A case of a deadlock in a .NET application


I recently had an interesting issue in one of our applications. The SMS router, responsible for sending and receiving SMSes, hanged – there was no CPU usage and we haven’t observed any activity in the application logs. I collected a full memory dump and restarted the service, which seemed to come back to its normal state. Curious what happened I opened the dump in WinDbg, loaded PDE and SOS and started an investigation

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A case of a deadlock in a .NET application

Timeouts when making web requests in .NET


In one of our applications I recently observed timeouts in code performing HTTP requests to the REST service. While investigating this issue I discovered few interesting facts about System.Net namespace and would like to share them with you. We were using objects of type System.Net.HttpWebRequest in our code, but some of the information presented in this post will also apply to the newer System.Net.HttpClient implementation.

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Timeouts when making web requests in .NET

How to debug Windows Services written in .NET? (part I)


Diagnosing Windows Services might sometimes be cumbersome – especially when errors occur during the service start. In this two-parts series I am going to show you different ways how to handle such problems in production. In the first part we will focus on “exceptions discovery” techniques which very often are enough to figure out why our service is not working. In the second part we will setup a debugging environment and attach a debugger to our service. Let’s start then.

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How to debug Windows Services written in .NET? (part I)

Common authentication/authorization between .NET4.0 and .NET4.5 web applications


ASP.NET Identity is a big step forward and we should profit from its features, such as: two-step authentication, support for OpenId providers, stronger password hashing and claims usage. One of its requirements is .NET4.5 which might be a blocker if you have in your farm legacy Windows 2003 R2 servers still hosting some of your MVC4 (.NET4.0) applications. In this post I would like to show you how you may implement common authentication and authorization mechanisms between them and your new ASP.NET MVC5 (and .NET4.5) applications deployed on newer servers. I assume that your apps have a common domain and thus are able to share cookies.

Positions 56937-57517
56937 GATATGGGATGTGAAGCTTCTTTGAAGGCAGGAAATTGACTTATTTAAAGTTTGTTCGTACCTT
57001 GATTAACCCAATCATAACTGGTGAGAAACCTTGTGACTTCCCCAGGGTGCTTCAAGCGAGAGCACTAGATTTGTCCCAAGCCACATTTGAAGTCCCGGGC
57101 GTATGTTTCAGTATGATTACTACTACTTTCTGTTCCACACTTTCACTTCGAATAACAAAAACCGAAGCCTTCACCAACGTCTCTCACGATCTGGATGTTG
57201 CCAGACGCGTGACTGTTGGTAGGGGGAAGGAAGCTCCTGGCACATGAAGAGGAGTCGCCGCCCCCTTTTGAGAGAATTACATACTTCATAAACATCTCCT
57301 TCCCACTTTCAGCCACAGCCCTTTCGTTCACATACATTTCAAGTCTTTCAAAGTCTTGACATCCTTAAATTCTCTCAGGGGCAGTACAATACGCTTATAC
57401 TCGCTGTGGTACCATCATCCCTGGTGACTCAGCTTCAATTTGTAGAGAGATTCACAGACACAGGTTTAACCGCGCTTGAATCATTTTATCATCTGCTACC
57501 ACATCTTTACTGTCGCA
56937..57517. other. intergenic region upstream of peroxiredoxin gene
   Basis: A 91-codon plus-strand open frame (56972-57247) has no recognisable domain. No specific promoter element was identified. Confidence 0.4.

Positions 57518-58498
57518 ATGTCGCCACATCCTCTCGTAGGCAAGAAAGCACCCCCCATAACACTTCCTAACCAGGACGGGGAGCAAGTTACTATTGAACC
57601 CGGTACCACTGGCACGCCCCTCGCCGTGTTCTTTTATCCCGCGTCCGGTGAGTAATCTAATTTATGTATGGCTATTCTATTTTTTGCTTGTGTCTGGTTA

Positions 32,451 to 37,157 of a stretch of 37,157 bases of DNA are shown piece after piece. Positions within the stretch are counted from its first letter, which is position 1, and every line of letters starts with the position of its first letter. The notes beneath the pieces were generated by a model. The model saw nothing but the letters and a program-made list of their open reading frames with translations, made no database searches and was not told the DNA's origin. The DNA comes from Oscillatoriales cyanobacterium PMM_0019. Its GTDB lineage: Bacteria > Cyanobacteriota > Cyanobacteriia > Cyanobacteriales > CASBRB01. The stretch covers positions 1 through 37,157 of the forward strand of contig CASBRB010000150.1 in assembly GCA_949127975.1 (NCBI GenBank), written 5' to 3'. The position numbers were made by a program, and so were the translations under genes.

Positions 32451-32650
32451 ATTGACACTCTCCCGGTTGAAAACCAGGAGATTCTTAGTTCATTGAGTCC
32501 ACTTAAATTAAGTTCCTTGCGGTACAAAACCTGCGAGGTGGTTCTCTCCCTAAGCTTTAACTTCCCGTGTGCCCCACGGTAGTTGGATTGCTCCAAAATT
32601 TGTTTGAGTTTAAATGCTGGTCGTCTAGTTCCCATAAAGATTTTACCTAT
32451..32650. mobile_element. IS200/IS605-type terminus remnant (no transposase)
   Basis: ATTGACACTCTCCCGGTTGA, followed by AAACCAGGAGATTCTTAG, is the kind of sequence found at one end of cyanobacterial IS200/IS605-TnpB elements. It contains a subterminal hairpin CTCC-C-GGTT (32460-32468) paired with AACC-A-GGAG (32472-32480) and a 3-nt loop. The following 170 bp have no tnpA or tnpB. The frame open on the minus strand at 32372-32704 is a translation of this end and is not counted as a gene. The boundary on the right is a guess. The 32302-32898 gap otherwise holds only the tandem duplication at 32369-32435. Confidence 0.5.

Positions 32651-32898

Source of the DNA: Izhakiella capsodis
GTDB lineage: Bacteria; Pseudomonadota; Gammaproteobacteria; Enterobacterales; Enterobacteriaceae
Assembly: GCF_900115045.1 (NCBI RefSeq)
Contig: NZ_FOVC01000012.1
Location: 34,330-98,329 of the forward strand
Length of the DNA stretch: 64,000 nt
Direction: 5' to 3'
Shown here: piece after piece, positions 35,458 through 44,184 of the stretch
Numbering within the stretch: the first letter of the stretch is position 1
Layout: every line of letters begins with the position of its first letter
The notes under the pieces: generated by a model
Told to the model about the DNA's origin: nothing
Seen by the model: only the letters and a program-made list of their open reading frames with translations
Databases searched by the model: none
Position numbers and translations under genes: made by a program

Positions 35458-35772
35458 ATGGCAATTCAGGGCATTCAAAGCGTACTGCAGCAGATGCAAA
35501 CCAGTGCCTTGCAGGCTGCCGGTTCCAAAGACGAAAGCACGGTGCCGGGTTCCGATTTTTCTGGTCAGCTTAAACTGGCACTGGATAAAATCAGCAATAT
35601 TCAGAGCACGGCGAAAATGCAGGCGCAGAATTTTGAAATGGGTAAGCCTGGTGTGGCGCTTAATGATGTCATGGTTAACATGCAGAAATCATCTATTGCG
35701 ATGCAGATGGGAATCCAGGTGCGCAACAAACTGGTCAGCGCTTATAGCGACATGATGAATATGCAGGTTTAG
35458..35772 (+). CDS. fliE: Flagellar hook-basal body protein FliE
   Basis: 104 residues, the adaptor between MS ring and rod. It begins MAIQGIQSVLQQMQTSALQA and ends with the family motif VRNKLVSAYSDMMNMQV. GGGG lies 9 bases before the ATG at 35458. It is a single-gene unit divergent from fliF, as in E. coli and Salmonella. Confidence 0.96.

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Common authentication/authorization between .NET4.0 and .NET4.5 web applications

Collect .NET applications traces with sysinternals tools


In this short post I would like to show you how, with sysinternals tools, you may noninvasively trace .NET applications. This is especially useful in production environment where you can’t install your favorite debugger and hang whole IIS to diagnose an issue. We will work with three tools: dbgview, procdump and procmon. Let’s start with the first one.

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Collect .NET applications traces with sysinternals tools

ASP.NET Anti-Forgery Tokens internals


Anti-Forgery Tokens were introduced in ASP.NET in order to prevent Cross-Site Request Forgeries. There are many sites which describe how to use and configure those tokens in your application. But in this post I’m going to show you what exactly those tokens contain, where they are generated and how to customize them.

Let’s start our journey from a sample Razor HTTP form:

...
@using (Html.BeginForm()) {
    @Html.AntiForgeryToken()
    @Html.TextBoxFor(m => m.Name)<br />
    @Html.TextBoxFor(m => m.FullName)<br />
    <br />
    <input type="submit" value="Test" />
}
...

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ASP.NET Anti-Forgery Tokens internals

Reference Source, dotPeek and source code debugging


Not so long ago Microsoft has made .NET source code browsable through a really nice page: http://referencesource.microsoft.com/. Additionally, they promised that the .NET Framework source code debugging will finally work in Visual Studio. At almost the same time JetBrains published EAP of its dotPeek tool with some great features that make “reverse-engineered debugging” extremely easy. And for other DLLs we still have the old Microsoft Public Symbols server. In this post I am going to show you how I configure my system and Visual Studio for different debugging scenarios.

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Reference Source, dotPeek and source code debugging